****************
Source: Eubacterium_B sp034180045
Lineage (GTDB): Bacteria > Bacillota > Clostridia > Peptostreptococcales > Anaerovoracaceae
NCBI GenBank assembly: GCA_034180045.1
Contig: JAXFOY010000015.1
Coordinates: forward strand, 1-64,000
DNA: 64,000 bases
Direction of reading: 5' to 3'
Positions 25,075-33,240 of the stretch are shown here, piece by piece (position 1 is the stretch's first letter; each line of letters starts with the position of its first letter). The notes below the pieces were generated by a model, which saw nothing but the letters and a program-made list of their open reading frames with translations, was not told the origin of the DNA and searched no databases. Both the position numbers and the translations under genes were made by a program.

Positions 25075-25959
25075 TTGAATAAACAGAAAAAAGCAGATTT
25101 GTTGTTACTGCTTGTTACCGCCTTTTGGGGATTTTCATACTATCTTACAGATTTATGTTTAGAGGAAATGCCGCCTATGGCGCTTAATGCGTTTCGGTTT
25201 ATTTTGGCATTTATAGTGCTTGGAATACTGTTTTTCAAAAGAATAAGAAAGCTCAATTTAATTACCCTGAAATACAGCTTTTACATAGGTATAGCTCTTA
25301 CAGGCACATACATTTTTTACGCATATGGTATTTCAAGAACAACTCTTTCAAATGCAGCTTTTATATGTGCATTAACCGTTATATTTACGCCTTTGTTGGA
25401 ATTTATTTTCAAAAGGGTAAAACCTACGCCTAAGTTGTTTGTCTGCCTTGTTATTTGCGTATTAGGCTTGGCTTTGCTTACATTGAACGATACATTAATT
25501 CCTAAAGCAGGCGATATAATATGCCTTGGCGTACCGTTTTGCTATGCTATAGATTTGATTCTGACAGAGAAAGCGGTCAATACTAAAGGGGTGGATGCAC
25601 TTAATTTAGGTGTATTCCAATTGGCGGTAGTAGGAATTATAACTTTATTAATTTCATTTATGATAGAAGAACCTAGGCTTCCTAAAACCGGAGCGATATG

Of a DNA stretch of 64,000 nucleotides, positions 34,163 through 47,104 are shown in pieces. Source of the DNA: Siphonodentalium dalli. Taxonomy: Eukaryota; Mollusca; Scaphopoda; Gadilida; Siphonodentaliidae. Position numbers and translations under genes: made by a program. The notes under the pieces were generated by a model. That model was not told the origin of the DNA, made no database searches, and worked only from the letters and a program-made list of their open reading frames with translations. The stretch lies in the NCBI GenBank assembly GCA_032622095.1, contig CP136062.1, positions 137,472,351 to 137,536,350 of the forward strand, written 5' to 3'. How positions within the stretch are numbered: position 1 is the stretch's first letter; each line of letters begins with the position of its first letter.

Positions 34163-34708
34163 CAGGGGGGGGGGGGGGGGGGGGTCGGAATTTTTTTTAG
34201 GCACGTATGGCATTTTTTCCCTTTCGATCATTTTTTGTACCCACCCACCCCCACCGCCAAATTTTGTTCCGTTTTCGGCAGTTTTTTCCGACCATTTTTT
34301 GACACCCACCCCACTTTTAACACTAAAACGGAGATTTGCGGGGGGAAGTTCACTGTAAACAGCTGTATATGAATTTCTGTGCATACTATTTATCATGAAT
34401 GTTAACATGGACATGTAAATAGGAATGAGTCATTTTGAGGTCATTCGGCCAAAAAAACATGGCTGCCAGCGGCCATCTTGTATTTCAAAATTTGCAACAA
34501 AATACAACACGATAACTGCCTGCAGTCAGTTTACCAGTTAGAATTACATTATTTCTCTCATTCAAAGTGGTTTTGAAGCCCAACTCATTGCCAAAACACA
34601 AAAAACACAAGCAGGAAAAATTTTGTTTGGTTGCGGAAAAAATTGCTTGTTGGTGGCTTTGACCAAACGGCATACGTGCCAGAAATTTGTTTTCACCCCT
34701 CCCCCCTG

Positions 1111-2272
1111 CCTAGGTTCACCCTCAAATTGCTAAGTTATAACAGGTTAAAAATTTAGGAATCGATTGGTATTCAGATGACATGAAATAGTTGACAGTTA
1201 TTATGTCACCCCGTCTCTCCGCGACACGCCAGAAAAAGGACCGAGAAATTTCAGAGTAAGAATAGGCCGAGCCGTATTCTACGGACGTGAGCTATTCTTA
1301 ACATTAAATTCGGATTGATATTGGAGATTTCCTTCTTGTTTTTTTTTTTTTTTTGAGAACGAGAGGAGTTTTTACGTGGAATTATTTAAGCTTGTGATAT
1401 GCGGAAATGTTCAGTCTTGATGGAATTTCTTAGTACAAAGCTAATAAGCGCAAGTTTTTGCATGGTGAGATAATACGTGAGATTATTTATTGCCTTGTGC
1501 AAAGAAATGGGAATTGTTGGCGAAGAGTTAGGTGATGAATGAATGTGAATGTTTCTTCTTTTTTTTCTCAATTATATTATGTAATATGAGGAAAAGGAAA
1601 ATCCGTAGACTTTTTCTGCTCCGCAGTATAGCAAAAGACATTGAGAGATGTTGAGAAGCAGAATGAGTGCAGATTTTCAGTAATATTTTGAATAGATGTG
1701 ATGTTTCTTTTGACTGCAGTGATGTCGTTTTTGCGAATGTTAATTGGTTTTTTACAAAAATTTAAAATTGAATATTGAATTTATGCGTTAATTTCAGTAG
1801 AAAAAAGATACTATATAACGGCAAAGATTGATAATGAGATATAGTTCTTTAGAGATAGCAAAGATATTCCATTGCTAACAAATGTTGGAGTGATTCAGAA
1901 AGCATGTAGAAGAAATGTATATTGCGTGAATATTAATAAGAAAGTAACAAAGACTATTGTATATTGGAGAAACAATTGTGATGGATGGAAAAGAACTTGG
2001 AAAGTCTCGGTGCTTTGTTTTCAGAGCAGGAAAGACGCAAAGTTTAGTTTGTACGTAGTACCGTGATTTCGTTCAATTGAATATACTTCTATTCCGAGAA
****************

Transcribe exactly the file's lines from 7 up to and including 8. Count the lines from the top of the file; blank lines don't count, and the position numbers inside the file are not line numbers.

Direction of reading: 5' to 3'
Positions 25,075-33,240 of the stretch are shown here, piece by piece (position 1 is the stretch's first letter; each line of letters starts with the position of its first letter). The notes below the pieces were generated by a model, which saw nothing but the letters and a program-made list of their open reading frames with translations, was not told the origin of the DNA and searched no databases. Both the position numbers and the translations under genes were made by a program.